The caveat is that this won't look good on non-CSS browsers.

    Or you could use several <a> elements-- one inside each of the block
    elements.

    <div class="heading"><a href="page.html">Heading</a></div>

    etc.

    How are you doing the colour change? If you use a:hover { color: green }
    then it should all go green when you hover on any part of it, since when
    you hover on something you also hover on its descendents.
    Ben C, Jan 8, 2008
    #5
  6. Fister

    Fister Guest

    Hello Ben,

    > You could use span instead of div, and set
    >
    > .container, .heading, .text { display: block }


    That crossed my mind too but I thought there might be a better solution.

    > The caveat is that this won't look good on non-CSS browsers.


    Non-CSS browsers? That would be very old browsers?

    > Or you could use several <a> elements-- one inside each of the block
    > elements.
    >
    > <div class="heading"><a href="page.html">Heading</a></div>
    >
    > etc.
    >
    > How are you doing the colour change? If you use a:hover { color: green
    > } then it should all go green when you hover on any part of it, since
    > when you hover on something you also hover on its descendents.


    I was using a:hover but if I have several anchors I'll have to use JavaScript
    to have them all change color when the mouse is above any one of them(?)
    Fister, Jan 8, 2008
    #6
  7. Fister

    Ben C Guest

    On 2008-01-08, Fister <vil_ikke@have_spam.dk> wrote:
    > Hello Ben,
    >
    >> You could use span instead of div, and set
    >>
    >> .container, .heading, .text { display: block }

    >
    > That crossed my mind too but I thought there might be a better solution.


    The fact that <a> is "inline" so can't contain headings and divs and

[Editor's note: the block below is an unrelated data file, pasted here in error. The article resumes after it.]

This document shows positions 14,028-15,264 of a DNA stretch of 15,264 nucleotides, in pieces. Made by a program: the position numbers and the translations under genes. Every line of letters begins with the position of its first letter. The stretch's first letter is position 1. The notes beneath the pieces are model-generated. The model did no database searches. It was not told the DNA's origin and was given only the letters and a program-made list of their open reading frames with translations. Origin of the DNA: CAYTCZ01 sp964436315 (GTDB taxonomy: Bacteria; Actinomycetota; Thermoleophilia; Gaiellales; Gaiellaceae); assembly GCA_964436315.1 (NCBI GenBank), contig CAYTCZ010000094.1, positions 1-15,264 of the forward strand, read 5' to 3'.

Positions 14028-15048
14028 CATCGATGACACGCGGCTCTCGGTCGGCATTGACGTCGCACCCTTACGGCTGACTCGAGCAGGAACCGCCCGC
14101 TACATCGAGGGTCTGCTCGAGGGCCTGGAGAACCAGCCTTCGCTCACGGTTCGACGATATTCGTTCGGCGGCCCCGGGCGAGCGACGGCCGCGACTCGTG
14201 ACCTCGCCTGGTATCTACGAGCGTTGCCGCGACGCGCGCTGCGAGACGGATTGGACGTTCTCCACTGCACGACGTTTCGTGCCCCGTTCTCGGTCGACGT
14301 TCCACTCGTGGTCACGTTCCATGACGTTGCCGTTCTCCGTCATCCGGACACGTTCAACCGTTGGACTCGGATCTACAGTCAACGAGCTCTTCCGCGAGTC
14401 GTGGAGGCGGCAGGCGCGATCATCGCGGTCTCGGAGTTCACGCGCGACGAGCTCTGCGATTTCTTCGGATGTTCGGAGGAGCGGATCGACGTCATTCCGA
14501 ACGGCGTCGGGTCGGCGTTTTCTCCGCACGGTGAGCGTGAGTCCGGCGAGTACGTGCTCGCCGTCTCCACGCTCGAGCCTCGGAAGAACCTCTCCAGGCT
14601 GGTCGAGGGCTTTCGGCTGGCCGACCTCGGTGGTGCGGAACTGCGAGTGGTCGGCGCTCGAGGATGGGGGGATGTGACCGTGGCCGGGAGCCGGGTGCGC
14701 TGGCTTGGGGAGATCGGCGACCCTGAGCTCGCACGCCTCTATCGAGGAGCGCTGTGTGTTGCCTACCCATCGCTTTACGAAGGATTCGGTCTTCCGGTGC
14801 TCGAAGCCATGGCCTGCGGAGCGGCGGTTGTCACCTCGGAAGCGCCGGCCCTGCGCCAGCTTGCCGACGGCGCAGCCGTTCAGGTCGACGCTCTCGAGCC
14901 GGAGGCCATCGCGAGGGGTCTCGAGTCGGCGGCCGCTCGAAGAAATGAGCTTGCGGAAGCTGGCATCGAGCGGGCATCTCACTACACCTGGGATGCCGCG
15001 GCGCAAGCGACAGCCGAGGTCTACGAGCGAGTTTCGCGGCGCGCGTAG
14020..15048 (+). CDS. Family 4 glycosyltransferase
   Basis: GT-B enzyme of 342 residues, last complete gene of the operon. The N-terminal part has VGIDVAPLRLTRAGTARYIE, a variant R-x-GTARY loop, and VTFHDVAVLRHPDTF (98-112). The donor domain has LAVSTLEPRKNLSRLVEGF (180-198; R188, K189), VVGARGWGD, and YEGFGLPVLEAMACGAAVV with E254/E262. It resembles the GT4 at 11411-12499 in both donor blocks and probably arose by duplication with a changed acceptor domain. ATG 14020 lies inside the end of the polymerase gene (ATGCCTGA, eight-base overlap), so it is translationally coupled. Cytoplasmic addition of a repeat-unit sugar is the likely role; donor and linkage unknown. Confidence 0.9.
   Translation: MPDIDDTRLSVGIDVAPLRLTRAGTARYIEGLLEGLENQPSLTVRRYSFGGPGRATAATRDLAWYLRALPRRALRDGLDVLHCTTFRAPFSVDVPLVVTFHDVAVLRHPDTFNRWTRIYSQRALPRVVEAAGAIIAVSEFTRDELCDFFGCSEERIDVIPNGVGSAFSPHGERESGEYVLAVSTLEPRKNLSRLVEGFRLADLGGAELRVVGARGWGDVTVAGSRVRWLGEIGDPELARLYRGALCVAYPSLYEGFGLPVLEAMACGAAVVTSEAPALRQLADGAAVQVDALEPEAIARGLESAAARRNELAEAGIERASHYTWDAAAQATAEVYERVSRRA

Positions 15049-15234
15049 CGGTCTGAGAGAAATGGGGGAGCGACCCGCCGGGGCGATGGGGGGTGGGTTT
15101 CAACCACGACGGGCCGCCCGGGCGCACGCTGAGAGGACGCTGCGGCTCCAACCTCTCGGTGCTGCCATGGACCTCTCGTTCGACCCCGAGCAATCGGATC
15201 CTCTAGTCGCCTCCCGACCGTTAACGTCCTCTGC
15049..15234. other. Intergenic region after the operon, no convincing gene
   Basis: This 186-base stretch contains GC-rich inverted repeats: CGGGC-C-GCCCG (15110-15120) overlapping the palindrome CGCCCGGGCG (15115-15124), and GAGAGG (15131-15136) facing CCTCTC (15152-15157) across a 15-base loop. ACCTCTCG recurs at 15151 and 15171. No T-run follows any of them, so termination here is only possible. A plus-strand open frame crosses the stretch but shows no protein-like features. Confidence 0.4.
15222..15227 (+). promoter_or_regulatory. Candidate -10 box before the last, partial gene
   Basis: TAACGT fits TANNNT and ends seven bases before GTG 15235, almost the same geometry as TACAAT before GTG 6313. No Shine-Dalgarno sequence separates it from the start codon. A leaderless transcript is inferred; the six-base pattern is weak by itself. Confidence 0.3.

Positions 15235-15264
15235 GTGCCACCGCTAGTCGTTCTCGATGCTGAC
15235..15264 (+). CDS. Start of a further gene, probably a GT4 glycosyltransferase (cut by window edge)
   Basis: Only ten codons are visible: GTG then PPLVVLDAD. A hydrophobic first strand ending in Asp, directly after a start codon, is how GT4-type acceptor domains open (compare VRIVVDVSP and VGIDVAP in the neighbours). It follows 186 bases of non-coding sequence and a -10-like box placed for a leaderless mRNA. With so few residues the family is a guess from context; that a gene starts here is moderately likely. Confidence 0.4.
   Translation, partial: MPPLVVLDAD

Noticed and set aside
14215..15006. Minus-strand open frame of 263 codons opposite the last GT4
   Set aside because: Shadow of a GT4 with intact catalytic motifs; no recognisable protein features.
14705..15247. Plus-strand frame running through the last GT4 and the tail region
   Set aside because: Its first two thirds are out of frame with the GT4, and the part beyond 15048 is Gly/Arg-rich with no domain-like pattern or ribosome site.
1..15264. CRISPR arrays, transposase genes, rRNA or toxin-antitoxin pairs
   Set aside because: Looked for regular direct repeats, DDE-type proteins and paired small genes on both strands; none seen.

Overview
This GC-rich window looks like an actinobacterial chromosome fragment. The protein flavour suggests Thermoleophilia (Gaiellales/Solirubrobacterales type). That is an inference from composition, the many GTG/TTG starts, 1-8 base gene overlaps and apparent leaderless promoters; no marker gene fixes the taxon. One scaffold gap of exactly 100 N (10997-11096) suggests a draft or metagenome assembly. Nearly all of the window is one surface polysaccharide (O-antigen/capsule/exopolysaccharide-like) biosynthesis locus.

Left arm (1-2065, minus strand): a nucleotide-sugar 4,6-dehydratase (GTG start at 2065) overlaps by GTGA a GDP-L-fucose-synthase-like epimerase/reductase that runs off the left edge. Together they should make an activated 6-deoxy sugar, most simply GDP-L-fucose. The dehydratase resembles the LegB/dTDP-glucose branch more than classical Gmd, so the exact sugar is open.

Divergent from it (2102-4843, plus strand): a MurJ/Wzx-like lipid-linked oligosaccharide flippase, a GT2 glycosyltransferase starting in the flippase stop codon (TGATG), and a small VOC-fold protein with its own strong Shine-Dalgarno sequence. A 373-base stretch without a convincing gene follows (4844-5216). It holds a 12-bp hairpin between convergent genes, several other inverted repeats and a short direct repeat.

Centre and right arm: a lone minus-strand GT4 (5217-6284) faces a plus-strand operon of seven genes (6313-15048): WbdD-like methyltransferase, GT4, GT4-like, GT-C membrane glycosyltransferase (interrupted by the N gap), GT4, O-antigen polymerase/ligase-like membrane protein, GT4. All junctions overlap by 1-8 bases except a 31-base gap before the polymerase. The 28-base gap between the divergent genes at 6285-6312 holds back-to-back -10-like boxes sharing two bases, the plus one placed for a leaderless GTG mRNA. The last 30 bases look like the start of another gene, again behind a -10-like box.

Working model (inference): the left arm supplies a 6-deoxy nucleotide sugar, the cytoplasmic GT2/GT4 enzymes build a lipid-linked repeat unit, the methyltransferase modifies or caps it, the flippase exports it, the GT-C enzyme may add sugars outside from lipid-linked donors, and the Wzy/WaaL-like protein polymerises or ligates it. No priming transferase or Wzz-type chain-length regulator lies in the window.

things is perhaps a bit of an anachronism these days. It's not clear to
    me who that rule is helping.

    There's nothing "logically" or "semantically" inline about an anchor as
    far as I can see. It's just a hyperlink and why shouldn't you hyperlink
    a whole lot of stuff at once?

    >> The caveat is that this won't look good on non-CSS browsers.

    >
    > Non-CSS browsers? That would be very old browsers?


    Pretty much. Or browsers belonging to people who have turned CSS off.

    >> Or you could use several <a> elements-- one inside each of the block
    >> elements.
    >>
    >> <div class="heading"><a href="page.html">Heading</a></div>
    >>
    >> etc.
    >>
    >> How are you doing the colour change? If you use a:hover { color: green
    >> } then it should all go green when you hover on any part of it, since
    >> when you hover on something you also hover on its descendents.

    >
    > I was using a:hover but if I have several anchors I'll have to use JavaScript
    > to have them all change color when the mouse is above any one of them(?).


    What I meant to say was you can set the :hover colour change on
    #container, not on a. Then the whole lot will light up when you hover on
    any part of it.

    I also meant to say when you hover on something you also hover on its